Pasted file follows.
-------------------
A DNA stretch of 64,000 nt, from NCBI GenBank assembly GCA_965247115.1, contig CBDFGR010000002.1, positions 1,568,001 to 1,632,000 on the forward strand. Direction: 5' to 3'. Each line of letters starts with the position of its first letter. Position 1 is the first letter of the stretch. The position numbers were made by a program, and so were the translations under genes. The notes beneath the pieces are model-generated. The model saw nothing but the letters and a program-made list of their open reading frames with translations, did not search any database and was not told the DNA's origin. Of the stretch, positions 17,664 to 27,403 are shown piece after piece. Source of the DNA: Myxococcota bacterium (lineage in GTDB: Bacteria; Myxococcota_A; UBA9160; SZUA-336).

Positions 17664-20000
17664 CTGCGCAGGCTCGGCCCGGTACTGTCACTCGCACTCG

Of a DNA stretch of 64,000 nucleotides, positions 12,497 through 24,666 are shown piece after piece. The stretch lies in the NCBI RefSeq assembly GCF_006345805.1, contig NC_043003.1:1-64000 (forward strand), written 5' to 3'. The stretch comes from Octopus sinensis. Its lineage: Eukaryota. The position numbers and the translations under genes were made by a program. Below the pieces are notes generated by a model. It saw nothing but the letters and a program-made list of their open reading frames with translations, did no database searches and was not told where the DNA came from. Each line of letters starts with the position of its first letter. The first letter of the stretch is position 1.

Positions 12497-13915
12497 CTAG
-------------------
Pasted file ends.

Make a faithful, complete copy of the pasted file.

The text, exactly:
A DNA stretch of 64,000 nt, from NCBI GenBank assembly GCA_965247115.1, contig CBDFGR010000002.1, positions 1,568,001 to 1,632,000 on the forward strand. Direction: 5' to 3'. Each line of letters starts with the position of its first letter. Position 1 is the first letter of the stretch. The position numbers were made by a program, and so were the translations under genes. The notes beneath the pieces are model-generated. The model saw nothing but the letters and a program-made list of their open reading frames with translations, did not search any database and was not told the DNA's origin. Of the stretch, positions 17,664 to 27,403 are shown piece after piece. Source of the DNA: Myxococcota bacterium (lineage in GTDB: Bacteria; Myxococcota_A; UBA9160; SZUA-336).

Positions 17664-20000
17664 CTGCGCAGGCTCGGCCCGGTACTGTCACTCGCACTCG

Of a DNA stretch of 64,000 nucleotides, positions 12,497 through 24,666 are shown piece after piece. The stretch lies in the NCBI RefSeq assembly GCF_006345805.1, contig NC_043003.1:1-64000 (forward strand), written 5' to 3'. The stretch comes from Octopus sinensis. Its lineage: Eukaryota. The position numbers and the translations under genes were made by a program. Below the pieces are notes generated by a model. It saw nothing but the letters and a program-made list of their open reading frames with translations, did no database searches and was not told where the DNA came from. Each line of letters starts with the position of its first letter. The first letter of the stretch is position 1.

Positions 12497-13915
12497 CTAG